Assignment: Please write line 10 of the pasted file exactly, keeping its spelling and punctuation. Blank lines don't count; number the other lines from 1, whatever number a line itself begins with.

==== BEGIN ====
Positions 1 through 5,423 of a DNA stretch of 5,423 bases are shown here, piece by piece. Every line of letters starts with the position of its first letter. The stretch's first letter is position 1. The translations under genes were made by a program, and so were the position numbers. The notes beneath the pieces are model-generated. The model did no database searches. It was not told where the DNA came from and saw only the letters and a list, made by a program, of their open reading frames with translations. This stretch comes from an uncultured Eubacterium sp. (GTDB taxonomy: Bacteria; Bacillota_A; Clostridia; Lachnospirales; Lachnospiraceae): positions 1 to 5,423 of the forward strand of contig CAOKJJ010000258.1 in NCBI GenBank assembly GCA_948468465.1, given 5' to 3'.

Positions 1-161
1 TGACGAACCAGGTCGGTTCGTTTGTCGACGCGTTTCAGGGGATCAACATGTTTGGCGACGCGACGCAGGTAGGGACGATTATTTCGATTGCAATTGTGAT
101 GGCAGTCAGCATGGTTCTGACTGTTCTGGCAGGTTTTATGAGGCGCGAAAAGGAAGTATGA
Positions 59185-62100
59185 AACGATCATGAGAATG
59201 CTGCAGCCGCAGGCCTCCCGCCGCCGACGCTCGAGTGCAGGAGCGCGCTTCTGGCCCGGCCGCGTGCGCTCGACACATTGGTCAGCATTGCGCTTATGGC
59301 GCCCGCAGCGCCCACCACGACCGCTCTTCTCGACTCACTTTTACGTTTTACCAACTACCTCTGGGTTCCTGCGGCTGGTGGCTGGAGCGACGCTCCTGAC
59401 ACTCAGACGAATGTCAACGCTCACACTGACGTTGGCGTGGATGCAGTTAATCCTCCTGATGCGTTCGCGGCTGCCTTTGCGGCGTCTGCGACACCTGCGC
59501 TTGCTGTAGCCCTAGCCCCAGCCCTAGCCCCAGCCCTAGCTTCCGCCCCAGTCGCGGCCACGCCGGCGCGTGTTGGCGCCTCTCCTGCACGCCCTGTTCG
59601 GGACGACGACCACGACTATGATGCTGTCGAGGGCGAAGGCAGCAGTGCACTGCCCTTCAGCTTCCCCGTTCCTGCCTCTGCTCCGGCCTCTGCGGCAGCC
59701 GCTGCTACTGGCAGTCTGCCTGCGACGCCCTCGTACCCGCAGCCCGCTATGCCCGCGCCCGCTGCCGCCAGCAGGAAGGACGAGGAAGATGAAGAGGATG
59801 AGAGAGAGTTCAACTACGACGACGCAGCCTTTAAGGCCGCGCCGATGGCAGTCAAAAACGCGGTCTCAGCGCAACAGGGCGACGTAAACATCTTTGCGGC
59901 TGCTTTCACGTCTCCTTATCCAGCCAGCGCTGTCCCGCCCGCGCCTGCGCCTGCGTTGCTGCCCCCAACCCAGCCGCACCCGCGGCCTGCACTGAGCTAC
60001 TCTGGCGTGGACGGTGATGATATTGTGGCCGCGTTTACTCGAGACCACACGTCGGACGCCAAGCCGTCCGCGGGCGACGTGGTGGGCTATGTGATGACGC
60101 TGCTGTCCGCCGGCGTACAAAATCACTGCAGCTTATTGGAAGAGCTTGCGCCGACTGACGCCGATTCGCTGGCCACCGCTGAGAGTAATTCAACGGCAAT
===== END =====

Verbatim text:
59501 TTGCTGTAGCCCTAGCCCCAGCCCTAGCCCCAGCCCTAGCTTCCGCCCCAGTCGCGGCCACGCCGGCGCGTGTTGGCGCCTCTCCTGCACGCCCTGTTCG